I mean, if Golden Kamuy taught us anything last season, it's that brains always taste the best.
Somehow I'm much more okay with Asirpa enjoying squirrel brains than these guys munching on kid brains. I guess Asirpa is just cute enough to get away with it.
What, you don't think huge teeth and drooling maws are cute? And you call yourself a monster girl liker.
Context is Everything
I mean, I'm okay with getting eaten, but clearly these adorable orphans are not!
On that note, Emma is simply a wonderful protagonist in every way.
Emma is a delight! She's spunky, brave, endlessly caring, and a total cutie patootie—the absolute pinnacle of I Want To Protect This Smile.
She's one of the three oldest kids at the orphanage and also one of the three smartest, but these early episodes make a point of highlighting her supposed weaknesses of stubbornness and naivete. But what I really love about The Promised Neverland is how it makes these aspects of her personality a strength instead. It's her dogged determination to not leave any of her friends and family behind, against all supposed logic, that makes her so great.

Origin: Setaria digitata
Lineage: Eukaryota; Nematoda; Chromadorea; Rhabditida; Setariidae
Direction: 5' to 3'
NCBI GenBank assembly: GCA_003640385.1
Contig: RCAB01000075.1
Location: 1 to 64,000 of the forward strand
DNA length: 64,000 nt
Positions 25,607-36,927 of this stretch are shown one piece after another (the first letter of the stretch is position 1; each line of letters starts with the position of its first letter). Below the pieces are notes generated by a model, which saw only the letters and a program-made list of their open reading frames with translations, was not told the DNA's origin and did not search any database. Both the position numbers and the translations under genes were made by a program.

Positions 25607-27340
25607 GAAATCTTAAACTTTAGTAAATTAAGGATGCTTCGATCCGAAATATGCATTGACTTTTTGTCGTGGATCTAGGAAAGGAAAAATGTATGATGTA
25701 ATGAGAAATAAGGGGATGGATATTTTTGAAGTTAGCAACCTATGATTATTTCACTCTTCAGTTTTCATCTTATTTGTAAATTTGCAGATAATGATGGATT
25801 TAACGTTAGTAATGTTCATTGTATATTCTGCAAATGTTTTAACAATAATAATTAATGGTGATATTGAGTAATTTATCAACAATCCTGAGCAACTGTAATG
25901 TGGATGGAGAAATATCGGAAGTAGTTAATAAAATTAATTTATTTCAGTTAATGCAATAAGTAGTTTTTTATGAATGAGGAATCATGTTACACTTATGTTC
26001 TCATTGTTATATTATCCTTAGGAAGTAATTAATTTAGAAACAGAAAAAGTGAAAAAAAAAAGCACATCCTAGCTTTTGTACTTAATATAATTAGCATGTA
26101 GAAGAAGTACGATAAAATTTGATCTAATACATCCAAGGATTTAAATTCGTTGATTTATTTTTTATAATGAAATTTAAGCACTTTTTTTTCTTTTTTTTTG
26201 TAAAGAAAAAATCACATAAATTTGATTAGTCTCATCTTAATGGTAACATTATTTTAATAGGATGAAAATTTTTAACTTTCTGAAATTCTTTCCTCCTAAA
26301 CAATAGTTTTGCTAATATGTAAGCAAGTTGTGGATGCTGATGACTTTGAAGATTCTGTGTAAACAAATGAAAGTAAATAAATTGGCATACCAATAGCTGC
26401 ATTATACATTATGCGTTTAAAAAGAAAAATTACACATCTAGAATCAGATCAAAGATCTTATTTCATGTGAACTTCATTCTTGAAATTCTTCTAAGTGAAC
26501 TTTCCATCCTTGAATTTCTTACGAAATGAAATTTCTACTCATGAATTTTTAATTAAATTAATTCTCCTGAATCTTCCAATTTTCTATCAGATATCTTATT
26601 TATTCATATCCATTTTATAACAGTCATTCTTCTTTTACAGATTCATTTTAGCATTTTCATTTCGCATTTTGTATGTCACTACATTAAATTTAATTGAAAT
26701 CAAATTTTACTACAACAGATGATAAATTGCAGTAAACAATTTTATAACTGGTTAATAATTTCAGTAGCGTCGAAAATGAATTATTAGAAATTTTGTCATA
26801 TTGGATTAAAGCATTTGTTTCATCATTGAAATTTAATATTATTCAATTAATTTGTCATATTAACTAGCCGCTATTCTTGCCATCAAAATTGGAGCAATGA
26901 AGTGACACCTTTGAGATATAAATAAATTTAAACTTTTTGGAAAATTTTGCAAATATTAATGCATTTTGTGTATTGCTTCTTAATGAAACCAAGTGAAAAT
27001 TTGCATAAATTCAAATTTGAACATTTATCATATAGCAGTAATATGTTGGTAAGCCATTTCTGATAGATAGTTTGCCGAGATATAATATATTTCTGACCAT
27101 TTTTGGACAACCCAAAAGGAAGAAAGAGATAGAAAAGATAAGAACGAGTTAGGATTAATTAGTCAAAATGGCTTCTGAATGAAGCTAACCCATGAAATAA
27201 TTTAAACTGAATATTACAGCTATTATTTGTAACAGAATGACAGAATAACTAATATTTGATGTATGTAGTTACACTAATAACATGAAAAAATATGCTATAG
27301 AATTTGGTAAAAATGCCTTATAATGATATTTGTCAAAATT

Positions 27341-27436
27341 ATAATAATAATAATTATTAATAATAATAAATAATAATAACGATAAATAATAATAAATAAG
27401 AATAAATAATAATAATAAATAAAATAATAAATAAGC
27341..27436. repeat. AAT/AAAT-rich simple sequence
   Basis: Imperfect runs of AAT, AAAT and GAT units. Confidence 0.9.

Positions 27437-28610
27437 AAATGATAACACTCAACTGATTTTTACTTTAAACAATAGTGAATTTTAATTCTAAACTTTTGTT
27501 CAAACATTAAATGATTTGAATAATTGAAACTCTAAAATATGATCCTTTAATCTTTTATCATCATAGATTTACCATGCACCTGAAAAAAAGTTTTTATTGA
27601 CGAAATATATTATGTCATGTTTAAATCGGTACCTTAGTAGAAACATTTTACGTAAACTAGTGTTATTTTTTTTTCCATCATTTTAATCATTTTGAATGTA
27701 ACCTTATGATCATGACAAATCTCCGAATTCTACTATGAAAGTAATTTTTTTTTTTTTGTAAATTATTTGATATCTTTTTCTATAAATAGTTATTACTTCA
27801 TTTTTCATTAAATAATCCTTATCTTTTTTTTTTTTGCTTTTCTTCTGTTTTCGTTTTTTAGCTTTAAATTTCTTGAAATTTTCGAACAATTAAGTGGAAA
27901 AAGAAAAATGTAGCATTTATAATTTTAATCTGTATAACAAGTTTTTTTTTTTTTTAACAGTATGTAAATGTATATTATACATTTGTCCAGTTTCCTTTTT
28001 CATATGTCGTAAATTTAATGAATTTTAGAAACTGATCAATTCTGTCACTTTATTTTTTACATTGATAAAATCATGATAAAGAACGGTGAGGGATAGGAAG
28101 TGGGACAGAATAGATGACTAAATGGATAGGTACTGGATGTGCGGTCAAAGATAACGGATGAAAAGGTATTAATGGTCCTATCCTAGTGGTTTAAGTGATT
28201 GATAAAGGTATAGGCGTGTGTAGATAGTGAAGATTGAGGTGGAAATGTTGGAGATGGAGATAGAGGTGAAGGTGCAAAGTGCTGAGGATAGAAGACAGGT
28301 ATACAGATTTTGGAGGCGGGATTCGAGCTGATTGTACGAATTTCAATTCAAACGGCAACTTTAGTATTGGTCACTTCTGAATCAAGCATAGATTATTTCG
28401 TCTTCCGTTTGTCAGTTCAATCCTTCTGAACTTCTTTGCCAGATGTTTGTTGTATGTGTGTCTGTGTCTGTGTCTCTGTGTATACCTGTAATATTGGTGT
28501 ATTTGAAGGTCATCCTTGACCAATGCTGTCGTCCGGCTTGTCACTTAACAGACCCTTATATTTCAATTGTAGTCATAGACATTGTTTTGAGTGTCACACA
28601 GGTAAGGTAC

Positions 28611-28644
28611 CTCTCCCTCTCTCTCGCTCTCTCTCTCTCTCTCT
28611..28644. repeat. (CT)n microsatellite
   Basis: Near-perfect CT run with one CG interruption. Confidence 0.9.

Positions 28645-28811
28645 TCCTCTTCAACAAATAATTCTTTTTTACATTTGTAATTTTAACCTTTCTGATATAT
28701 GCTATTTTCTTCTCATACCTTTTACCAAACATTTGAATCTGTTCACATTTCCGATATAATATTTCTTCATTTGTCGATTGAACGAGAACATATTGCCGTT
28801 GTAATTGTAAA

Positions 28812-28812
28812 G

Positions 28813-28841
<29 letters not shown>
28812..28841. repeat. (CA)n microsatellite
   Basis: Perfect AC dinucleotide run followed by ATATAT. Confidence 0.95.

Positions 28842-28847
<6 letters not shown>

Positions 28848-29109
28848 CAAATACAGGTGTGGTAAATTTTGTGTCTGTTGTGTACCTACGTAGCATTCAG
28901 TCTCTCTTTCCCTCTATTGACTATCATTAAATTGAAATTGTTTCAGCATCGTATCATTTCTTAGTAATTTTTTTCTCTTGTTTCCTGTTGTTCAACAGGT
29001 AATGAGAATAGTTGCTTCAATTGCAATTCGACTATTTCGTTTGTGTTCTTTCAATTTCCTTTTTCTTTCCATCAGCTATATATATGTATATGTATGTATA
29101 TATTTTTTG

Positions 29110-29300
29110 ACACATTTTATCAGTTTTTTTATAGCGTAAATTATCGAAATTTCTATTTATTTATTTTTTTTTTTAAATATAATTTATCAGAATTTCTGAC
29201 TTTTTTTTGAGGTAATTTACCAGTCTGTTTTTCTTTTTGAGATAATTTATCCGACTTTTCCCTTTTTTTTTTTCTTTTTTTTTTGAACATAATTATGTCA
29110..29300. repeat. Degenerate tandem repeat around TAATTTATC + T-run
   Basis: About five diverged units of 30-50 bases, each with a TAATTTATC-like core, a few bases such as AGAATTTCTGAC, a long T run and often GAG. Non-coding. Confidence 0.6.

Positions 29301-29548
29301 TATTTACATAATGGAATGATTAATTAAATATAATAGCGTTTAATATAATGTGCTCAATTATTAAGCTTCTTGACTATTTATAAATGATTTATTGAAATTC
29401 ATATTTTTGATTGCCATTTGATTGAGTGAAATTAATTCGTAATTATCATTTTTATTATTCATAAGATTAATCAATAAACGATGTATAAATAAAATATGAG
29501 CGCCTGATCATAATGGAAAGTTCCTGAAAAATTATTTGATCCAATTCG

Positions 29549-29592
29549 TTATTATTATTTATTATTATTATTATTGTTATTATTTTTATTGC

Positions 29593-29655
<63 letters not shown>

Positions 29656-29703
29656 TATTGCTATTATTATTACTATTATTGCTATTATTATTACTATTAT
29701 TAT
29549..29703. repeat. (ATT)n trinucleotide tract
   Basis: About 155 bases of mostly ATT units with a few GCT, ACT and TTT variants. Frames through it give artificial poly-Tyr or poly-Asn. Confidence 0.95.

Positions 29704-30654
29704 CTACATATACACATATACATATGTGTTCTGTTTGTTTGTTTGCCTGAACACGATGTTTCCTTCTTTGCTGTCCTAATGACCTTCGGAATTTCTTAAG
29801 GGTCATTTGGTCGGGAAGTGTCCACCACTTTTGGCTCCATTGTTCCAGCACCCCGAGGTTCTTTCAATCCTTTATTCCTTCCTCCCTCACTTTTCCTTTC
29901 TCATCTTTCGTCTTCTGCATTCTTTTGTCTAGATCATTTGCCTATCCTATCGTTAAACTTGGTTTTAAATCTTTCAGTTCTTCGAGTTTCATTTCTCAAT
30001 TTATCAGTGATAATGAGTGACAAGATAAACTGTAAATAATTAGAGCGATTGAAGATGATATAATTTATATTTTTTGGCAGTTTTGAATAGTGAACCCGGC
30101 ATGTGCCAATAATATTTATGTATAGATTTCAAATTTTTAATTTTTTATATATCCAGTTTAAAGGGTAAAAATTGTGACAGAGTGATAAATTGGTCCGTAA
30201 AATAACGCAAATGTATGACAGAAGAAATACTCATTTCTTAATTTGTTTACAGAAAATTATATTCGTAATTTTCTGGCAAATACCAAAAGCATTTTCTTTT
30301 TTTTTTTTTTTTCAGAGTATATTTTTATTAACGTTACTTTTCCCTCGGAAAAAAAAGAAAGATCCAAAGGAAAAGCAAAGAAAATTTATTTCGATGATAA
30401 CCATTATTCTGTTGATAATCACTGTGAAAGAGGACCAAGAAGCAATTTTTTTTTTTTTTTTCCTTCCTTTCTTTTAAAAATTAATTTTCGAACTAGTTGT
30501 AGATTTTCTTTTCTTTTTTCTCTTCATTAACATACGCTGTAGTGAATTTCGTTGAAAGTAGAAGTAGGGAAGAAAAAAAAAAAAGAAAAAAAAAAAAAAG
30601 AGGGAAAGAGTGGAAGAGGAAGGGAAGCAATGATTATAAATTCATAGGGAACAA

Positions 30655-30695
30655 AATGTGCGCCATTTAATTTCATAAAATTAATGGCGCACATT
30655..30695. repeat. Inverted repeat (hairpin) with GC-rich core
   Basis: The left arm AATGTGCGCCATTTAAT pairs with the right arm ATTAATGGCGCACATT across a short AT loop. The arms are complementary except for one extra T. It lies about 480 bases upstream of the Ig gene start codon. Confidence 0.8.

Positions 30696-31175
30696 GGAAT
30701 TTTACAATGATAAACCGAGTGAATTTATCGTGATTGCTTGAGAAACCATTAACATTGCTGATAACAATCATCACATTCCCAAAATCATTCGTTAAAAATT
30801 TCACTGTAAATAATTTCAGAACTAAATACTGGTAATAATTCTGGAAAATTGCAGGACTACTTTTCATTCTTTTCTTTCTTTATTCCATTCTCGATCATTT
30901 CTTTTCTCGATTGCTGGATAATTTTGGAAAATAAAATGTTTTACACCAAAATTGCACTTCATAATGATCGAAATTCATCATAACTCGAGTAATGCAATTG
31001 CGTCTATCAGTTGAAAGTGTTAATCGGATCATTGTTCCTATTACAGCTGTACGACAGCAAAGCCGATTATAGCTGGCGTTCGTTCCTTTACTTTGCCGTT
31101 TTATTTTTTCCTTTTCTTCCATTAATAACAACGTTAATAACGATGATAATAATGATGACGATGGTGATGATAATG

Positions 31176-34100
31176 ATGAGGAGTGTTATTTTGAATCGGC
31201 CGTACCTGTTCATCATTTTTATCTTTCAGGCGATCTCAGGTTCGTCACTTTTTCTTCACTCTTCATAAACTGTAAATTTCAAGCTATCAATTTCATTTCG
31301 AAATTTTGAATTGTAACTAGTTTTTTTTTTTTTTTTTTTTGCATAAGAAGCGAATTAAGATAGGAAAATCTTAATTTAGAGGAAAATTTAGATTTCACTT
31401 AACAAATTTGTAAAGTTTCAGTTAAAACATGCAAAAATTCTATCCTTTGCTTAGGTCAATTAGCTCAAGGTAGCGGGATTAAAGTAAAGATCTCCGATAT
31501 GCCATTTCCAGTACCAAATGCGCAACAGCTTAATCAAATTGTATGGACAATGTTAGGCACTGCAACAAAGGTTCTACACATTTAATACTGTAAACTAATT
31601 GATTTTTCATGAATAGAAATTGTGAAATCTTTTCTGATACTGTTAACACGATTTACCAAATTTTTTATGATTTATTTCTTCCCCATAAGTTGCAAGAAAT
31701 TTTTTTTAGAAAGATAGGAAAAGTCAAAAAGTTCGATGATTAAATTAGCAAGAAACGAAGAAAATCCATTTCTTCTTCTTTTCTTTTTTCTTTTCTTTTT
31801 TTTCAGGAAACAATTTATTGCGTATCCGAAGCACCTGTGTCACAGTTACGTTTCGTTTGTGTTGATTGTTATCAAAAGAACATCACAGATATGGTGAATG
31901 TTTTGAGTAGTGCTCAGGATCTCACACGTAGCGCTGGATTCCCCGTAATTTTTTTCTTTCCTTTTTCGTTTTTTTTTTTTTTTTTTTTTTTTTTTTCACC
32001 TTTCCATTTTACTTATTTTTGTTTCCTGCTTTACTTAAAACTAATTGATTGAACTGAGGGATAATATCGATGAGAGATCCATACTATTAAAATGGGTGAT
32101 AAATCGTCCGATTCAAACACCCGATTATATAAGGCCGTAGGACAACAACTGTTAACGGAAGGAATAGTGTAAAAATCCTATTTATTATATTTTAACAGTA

It's such pure can-do shonen spirit, and I live for that stuff. Plus, having a female protagonist like her in a Shonen Jump series is super cool in and of itself.
On the other hand, we have Ray, the ruthless pragmatist of the three. While Emma insists on leaving no child behind in their escape, risks be damned, Ray's convinced that only the three of them can make it out alive.
However, Norman isn't having any of that; Emma's stubbornness wins him over, so her bleeding heart prevails at the end of the day.
At the same time, we all know Ray is right too. There's no argument that it wouldn't be easier for the three of them to run off. But the way they butt heads and force each other to be both smarter and more compassionate is a small triumph over the demons on its own.